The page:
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The Curious Incident of the Dogfood Pen Test

You’ve probably heard the expression “dogfooding” or to “eat your own dog […]

Anthi Gilligan Co-founder & CISO, Cork, Ireland

“INSECURE DESIGN” hits the charts at number 4!

“Shift-left” is a term we’ve all heard used ad infinitum over the […]

Ciaran O'Keeffe Co-founder & CEO, Cork, Ireland

The Curious Incident of the Dogfood Pen Test


You’ve probably heard the expression “dogfooding” or to “eat your own dog food”. It’s certainly a memorable phrase… although if you think about it literally, it doesn’t really make a whole load of sense. Just because your company makes dog food, that doesn’t mean you, a human (presumably), should eat it. After all, dog food is made specifically for canine consumption.

Perhaps the expression should be amended to “your dog eats your own dog food”… but that’s just not as catchy. And there’s another issue with the amended version: it depends on the dog. Your dog eating your dog food is not necessarily an indicator of said dog food’s quality. Your dog might just be one of those dogs that eats… well… anything. Don’t worry if they are though, I’m sure they’re still a very good boy or girl. 

Hmmm. As usual with one of my blogs, I appear to have gotten distracted. And as usual, dogs are to blame. Now, where was I? Ah yes… “dogfooding”. 

Despite what I just wrote, I do agree that the idea behind “dogfooding” is sound. Your product or service should be good enough that you’d be happy to use it yourself. Otherwise, how can you truly believe in it? And if you don’t believe in it, how can you expect your customers to?  Eating your own dog food is a good test of where your product really is, and early on here at Akeero, we decided to get out the can opener and chow down… 

Now I’m sure you know this already, but Akeero is a SaaS platform that allows users to securely design cloud-native applications and infrastructure. We currently support AWS – though support for Azure and GCP are both on our product roadmap so watch this space! – and Akeero itself is built on AWS. So, in order to eat our own dog food, we decided to design Akeero… using Akeero.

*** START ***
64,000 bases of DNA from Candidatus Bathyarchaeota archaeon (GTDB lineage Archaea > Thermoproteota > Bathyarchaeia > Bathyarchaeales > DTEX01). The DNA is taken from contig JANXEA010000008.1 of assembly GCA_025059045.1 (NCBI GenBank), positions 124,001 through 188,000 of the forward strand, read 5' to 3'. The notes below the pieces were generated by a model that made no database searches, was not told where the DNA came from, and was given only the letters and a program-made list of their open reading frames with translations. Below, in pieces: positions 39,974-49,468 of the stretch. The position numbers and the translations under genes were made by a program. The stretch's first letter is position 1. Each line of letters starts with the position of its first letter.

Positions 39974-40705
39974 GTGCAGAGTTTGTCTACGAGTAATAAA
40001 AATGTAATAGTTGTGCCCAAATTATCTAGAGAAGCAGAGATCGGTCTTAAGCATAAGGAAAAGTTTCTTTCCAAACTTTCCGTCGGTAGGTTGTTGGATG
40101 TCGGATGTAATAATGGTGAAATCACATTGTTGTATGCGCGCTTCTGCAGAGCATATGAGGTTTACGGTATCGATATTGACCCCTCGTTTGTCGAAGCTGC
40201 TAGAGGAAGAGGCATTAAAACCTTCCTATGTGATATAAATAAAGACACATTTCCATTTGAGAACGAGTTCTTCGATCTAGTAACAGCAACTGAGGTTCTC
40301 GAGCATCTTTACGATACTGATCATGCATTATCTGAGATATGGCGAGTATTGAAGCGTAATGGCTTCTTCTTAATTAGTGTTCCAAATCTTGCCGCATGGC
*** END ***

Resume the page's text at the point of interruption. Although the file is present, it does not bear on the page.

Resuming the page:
“Wait… what?!? How does that work?” I hear you ask, scepticism clear in your voice. And I understand, because on the surface it sounds like some Inception-level shenanigans. Let me explain…

A lot of the power behind Akeero lies in our threat analysis engine, which looks at AWS architectures and quickly identifies all of the potential threats, then suggests best practice mitigations to be implemented during development. It’s like taking the knowledge of the most reliable, consistent and experienced Security Architect and cascading it throughout your organisation.

Although the product has come a long way since we ate our own dog food, the fundamentals of our threat analysis engine were in place even then. We didn’t have the awesome drawing canvas, or the ability to import existing architectures in a few clicks, or… well, pretty much any of the great features and integrations that we have now, but we had our engine

So we designed Akeero, and we ran our design through the engine. The engine told us what to do in order to secure Akeero as we built it, and we did everything it told us to. 

I’m the CISO at Akeero, but before that I have held lots of different roles within the world of InfoSec. I have a lot of experience in penetration testing – both as a tester and as a client. Full disclosure: I LOVE pen testing. I call it the “sexy” side of security (without any hint of irony). I’ve seen hundreds of pen tests in my time, some good, some bad, some horrifying. The one kind of pen test I have never, ever seen is a clean pen test. 

After we built Akeero, we had an independent information security consultancy come in and perform penetration testing on the platform. They spent their contracted week probing and prodding, looking for gaps and vulnerabilities to exploit. Then they asked for a second week. They wouldn’t charge us anything extra, they said, they just wanted more time.

The second week came and went. We asked them for their report. They were hesitant. Eventually they handed it over, almost apologetic.  Their report showed just three findings. They felt bad, like they had failed us. They felt even worse when we explained that two of their findings had already been fixed in our development environment, and they’d run their pen test on production. The third finding was informational only, meaning it had the lowest risk severity.

It wasn’t entirely pristine, but it was by far the cleanest pen test I’ve ever seen. It was also validation for what we had been working so hard to achieve. We’d tried our own dogfood, and you know what? It tasted great!